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J Fam Pract. 1992 Sep;35(3):271-7.

Are Papanicolaou smears enough? Acetic acid washes of the cervix as adjunctive therapy: a HARNET study. Harrisburg Area Research Network.

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Department of Family Practice, Harrisburg Hospital, PA.



The Papanicolaou smear has a false-negative rate ranging from 10% to 50%. Adjunctive screening methods for detecting cervical disease are thus of interest. We studied an adjunctive acetic acid wash of the cervix to detect additional cases of cervical disease not found by the Papanicolaou smear.


All women attending six family practice offices for health maintenance during the period August 1989 through April 1990 were examined (N = 2827). Papanicolaou smears were obtained using a Cytobrush and wooden spatula. Each subject's cervix was also visually examined 1 minute after application of 5% acetic acid. Women with abnormal Papanicolaou smear results or abnormal acetowhite areas on visual inspection of the cervix underwent colposcopy.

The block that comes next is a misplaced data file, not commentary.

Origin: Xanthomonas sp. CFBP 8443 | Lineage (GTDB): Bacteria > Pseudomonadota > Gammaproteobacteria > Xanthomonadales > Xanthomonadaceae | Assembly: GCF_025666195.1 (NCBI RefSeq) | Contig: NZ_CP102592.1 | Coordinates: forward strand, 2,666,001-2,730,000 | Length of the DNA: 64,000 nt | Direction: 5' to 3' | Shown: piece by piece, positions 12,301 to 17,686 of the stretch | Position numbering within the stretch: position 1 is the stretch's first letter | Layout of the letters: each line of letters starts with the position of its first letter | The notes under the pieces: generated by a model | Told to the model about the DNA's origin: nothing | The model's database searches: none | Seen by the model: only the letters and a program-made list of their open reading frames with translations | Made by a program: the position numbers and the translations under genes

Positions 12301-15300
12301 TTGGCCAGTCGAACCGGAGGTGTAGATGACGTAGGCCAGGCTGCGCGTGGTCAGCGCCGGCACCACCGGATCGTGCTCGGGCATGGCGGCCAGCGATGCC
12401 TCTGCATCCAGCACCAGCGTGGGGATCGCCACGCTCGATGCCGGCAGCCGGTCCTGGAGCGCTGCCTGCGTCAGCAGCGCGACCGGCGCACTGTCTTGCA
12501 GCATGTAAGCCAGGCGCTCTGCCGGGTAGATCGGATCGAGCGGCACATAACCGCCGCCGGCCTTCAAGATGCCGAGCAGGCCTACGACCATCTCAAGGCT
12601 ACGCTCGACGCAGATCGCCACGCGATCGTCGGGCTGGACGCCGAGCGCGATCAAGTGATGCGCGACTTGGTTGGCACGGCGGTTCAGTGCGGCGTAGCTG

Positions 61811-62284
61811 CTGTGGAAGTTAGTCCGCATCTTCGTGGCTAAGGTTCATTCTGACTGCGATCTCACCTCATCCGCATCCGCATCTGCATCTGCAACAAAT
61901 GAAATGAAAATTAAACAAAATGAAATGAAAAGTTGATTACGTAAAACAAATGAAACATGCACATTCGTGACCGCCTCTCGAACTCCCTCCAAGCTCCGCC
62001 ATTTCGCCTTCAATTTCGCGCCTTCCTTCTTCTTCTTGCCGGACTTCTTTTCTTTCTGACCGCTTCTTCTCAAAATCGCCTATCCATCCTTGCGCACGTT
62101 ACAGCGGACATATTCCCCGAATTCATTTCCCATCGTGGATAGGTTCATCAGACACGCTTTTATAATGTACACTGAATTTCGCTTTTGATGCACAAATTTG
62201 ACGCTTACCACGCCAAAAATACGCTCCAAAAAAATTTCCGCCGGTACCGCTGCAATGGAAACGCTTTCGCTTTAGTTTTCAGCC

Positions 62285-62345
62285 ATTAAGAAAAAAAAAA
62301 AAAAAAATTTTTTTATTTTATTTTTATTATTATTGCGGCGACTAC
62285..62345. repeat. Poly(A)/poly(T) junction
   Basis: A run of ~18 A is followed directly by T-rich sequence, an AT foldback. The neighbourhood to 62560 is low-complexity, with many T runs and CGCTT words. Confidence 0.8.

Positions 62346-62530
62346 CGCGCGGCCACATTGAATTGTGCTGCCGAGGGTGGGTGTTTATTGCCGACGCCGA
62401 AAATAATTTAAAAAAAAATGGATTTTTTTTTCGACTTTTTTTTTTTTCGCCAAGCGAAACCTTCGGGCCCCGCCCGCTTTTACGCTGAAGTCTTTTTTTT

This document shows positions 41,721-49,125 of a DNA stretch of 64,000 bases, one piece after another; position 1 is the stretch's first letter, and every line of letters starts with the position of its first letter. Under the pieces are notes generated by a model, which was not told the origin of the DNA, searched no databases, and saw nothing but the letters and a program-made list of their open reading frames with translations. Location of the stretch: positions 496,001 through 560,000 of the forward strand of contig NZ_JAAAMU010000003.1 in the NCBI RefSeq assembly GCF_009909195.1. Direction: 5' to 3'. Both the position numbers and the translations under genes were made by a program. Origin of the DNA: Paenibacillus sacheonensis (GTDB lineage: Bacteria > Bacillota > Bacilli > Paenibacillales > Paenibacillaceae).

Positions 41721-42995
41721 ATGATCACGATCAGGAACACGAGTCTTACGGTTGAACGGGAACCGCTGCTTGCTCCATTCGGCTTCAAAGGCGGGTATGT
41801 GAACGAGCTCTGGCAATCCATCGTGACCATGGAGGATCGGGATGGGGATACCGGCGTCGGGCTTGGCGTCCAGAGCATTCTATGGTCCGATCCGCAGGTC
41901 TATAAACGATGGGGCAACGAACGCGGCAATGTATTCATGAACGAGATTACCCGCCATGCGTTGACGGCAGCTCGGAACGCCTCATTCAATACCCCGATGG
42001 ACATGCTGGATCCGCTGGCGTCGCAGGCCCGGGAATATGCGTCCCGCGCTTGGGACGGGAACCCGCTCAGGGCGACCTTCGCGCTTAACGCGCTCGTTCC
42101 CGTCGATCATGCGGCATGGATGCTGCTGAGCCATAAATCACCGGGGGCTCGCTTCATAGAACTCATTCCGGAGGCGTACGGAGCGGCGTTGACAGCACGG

Ninety-three cases of biopsy-proven condyloma or cervical intraepithelial neoplasia (CIN) were found on the basis of abnormal Papanicolaou smear results alone, 33 on the basis of abnormal acetic acid wash results alone, and 14 on the basis of abnormal results from both a Papanicolaou smear and an acetic acid wash. The prevalence of CIN was 3%. The overall positive predictive value for abnormal results obtained by acetic acid wash was .55 (95% CI = .43 to .63).


Using a 1-minute 5% acetic acid wash improves the detection of cervical disease by 30%. Consideration should be given to augmenting the Papanicolaou smear with this safe, simple, and effective technique on premenopausal women during regular health maintenance examinations.

[Indexed for MEDLINE]

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